Triangular chairs with a gleam of sun rays shining through.

'Popping to the shop' a thing of the past?

13 June 2022. Published by Rory Graham, Trainee

Have you noticed that overnight, seemingly every poster on London's streets and billboard in its tube stations advertise a service that will magic groceries to your front door in an impossibly short timeframe? These are signifiers of the battle being fought in the instant grocery delivery space.

Over the past few years, the instant grocery delivery market has exploded worldwide. Start-ups such as Gorrilas, Weezy, Getir and Zapp have boomed, fuelled by huge surges in funding spurred by the COVID-19 pandemic and associated lockdowns. 

Why has the boom occurred now? 

You might well wonder - supermarkets and third party companies have offered deliver-to-your-door services for years. The answer lies in the business that is being targeted. Supermarket deliveries revolve around the notion of a weekly shop. You must book a delivery slot far in advance, and it is only really worth your while if you order in bulk. These new, instant delivery services target a very different business - the corner shop.

It is a pre-requisite of my job that I have to carefully organise and manage my workload, calendar and deadlines. As a result, I take the liberty of being supremely disorganised in my personal life… I cannot count the number of times that I have got home from work to find nothing in the fridge, and ended up in the local shop to buy a pack of fishcakes and some broccoli. I am the perfect customer for instant grocery delivery services, along with scores of other young professionals, time-poor parents, late-night cravers or convenience-hungry shoppers. Instant grocery delivery services are now able to bring supplies to my doorstep quicker than I can get to the shop and back – many promising sub-ten-minute delivery times. 

If you combine access to this previously uncontested market space with a global pandemic that left people less able to make their daily dash to the corner shop, then the boom seems less surprising. 

Backing the growth spurt 

Investors quickly realised the growth potential of the sector. Realisation of the potential to snap up a portion of the wider grocery market, estimated to be worth $1tn in the US and more than €2tn in Europe, has triggered huge investment. In 2021, venture capitalists invested billions of dollars into instant grocery delivery services. Berlin-based Gorillas is already valued at c.$2.1bn, less than two years after it was founded. Reaching a $1bn valuation in its first year, it was the fastest company to do so in German history.

Investment in the sector was vastly accelerated by the demand for delivery services during the COVID-19 pandemic. Whilst restrictions have now been lifted in the UK, market analysts suggest that one-time use of online delivery services is simply the first step on the conveyor belt – once we are on, we do not tend to turn back. Indeed, instant delivery service usage rates now vastly exceed those pre-pandemic.

Despite this, many venture capitalists do not expect more than a handful of competitors to survive, and more importantly, thrive in each major city. Instead, such investors are banking on having backed the right horse (or in many cases, horses).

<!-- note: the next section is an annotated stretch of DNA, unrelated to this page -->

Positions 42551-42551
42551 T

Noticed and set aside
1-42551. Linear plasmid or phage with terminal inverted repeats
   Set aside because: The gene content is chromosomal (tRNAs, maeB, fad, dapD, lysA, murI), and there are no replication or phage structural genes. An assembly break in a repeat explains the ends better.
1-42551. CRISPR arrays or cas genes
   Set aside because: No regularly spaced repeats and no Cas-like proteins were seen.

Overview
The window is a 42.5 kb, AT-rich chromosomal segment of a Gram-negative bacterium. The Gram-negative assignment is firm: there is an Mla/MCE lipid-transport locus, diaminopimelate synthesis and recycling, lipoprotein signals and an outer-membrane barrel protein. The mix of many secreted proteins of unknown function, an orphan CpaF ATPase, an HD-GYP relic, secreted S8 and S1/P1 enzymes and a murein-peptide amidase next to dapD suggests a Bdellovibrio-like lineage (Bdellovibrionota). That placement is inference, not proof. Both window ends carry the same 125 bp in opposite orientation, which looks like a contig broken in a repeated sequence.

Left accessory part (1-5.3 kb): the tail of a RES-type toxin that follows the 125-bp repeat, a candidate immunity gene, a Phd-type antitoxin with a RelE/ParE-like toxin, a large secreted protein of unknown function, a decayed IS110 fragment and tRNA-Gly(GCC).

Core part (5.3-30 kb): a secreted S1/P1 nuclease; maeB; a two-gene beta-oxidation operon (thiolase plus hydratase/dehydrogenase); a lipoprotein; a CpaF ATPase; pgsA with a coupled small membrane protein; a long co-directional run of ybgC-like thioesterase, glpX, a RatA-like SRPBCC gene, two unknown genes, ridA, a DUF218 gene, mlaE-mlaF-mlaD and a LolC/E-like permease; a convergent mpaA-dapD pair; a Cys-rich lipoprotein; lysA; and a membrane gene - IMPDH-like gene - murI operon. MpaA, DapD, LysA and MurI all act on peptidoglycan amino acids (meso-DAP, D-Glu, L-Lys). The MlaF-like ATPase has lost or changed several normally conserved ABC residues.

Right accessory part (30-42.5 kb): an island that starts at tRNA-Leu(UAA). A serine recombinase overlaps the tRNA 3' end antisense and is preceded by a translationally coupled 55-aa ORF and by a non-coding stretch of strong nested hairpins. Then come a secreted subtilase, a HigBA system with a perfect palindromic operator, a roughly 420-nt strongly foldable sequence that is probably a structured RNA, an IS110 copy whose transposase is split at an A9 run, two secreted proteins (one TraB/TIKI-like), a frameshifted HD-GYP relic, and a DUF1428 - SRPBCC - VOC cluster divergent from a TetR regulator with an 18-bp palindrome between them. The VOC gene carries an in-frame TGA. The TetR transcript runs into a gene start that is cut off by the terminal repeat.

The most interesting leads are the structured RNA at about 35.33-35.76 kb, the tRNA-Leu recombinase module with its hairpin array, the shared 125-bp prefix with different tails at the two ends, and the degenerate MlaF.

Expand to survive 

The enormous cash injections available to these new instant grocery delivery services have funded strategies of rapid expansion. Understanding that growth is essential to get a foothold in a rapidly developing market, companies have been acquiring so-called 'dark stores' (effectively warehouses) across the widest areas they can manage. Expenditure is high, and product margins low. Overheads include premises, warehouse workers, delivery riders and stock. Many services even offer enticing but loss-leading first-time purchase deals to try and capture market share.  

Post-pandemic predictions for prompt produce portage

Like it or not, it seems that delivery services of all kinds will continue to play a major role in a post-pandemic world. Many people who were previously loathe to rely on the internet to provide necessities have, over the course of the 'stay home' regulations, come to appreciate the ready availability of anything the heart desires at the touch of a button. 

Instant grocery delivery services are no exception. Whilst the rapid expansion was undoubtedly fuelled by pandemic-minded investment, these companies have already taken notable market share from major supermarkets.  Those most threatened by the expansion - supermarkets and takeaway apps - have even started teaming up to provide speedy grocery services in the hope of reversing the trend.

Inevitably, competition as it stands cannot survive. Around ten instant grocery companies compete for the same business in London alone, yet they require significant turnover to generate profits due to high overheads and low margins. The current phase of intense spending may well exhaust the resources of competitors until only a handful, who have managed to effectively consolidate their market position, remain. I would not be surprised if, once these companies have a strong foothold, they adopt the strategy adopted by other service app companies following similar periods of rapid expansion by gradually increasing prices and decreasing spending to a level that is more sustainable in the long-term. For now, competitors continue to vie for business with gusto.